Glasgow's electro-pop trio CHVRCHES released their highly anticipated debut album The Bones of What You Believe last week, and I've been playing it on repeat ever since. With Mayberry's angelic voice singing over 80s-inspired keyboard and synth, this trio puts out electronic dance songs that are redefining pop today.
With Mumford and Sons' recent hiatus announcement, perhaps there's a new age of music on the horizon, and it's pushing overdone familiar folk out the door. With no string instruments, but powerful nonetheless, CHVRCHES has created a progressive sound that could be the face of this new generation of music.
The twelve tracks on The Bones of What You Believe are upbeat and unique, making a dynamic album that's fitting for working out ("We Sink"), going out ("Lies"), or even recovering from a hangover ("You Caught the Light"). The opening track is the popular "The Mother We Share," which can easily be the most addictive on the album. Other songs like "Gun," "Recover," and "Tether" have the dance beats and synth-driven hooks that show the band's Depeche Mode and Prince influences. But what sets the trio apart is that they push every element - vocals, lyrics and instrumentation - to its fullest. For example, "By the Throat" features an intense electronic rhythm, with Mayberry and instrumentalist Doherty sharing vocals, and a catchy, dreamlike chorus, making it a dramatic song that's easy to get lost in. Mayberry, too, claims it to be her favorite song, stating, "I think it probably represents for me where the band is at best, the sounds and the lyrics and the production feels to me, the most CHVRCHES song on it."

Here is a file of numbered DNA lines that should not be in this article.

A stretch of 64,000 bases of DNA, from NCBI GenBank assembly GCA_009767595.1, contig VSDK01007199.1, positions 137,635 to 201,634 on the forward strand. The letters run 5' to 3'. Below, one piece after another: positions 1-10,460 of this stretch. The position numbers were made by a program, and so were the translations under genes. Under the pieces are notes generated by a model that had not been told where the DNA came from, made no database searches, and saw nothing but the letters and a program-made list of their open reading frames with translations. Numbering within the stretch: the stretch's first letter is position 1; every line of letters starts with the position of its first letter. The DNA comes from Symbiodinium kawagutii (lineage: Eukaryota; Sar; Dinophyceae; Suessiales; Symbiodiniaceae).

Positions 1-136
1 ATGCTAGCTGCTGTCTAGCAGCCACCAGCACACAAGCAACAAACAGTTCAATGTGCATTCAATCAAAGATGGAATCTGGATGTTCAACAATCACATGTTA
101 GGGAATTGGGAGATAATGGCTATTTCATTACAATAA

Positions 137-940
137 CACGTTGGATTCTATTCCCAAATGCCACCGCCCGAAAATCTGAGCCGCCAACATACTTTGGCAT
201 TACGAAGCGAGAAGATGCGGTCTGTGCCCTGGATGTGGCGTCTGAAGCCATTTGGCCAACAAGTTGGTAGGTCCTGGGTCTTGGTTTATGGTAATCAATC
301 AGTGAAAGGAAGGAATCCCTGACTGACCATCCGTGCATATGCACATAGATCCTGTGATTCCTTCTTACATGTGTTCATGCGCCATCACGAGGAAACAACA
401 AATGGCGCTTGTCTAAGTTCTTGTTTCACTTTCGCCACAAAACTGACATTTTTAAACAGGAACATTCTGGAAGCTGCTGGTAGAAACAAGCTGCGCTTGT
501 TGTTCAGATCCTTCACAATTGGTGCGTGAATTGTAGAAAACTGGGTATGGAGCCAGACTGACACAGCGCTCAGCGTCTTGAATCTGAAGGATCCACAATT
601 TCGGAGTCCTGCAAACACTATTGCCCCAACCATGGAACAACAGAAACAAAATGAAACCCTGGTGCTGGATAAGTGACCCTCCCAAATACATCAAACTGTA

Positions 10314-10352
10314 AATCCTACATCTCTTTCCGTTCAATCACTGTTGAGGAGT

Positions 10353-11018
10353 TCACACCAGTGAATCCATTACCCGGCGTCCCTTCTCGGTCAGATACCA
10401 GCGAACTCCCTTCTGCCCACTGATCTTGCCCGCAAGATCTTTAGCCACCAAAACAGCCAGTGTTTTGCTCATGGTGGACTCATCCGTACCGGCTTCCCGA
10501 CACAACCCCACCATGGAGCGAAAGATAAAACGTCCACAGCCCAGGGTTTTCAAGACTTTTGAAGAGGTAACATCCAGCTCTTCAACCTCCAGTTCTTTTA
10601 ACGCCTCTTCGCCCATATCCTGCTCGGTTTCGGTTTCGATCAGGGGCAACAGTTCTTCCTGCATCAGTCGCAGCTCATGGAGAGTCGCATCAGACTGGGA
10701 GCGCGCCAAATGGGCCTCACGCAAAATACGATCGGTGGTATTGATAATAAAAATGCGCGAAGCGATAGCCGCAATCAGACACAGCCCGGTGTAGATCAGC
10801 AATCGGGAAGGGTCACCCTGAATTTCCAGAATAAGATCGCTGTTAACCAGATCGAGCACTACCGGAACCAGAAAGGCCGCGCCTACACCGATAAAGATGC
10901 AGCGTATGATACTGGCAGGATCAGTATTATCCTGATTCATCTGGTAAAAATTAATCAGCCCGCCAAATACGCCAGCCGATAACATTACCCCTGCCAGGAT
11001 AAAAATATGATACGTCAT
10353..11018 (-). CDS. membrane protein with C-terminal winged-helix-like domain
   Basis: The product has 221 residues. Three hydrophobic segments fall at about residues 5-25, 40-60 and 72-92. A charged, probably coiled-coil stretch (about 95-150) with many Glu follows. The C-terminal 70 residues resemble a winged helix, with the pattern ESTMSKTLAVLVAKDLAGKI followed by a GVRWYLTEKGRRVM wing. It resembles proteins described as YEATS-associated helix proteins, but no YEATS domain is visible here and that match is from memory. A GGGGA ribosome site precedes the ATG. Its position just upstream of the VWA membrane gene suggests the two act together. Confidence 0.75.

Watch CHVRCHES perform songs off their debut album live at Hype Hotel, exclusively on Baeble:
With only a few songs staying safe due to the lack of Mayberry's distinctive voice, the album remains impressive with a perfect balance between the layered beats and vocals. Other standouts on the record include the keyboard-heavy "Recover" and the spacey yet forceful "Lungs."
CHVRCHES' debut album was self-produced and therefore full of "creative freedom," says Mayberry, and this quality is evident throughout. What the Scottish band brings is a unique pop-electronica created with vintage synths, post-punk beats, and an unrestrained edge that differentiates the band from its growing number of peers.
The Bones of What You Believe is now available, get your copy here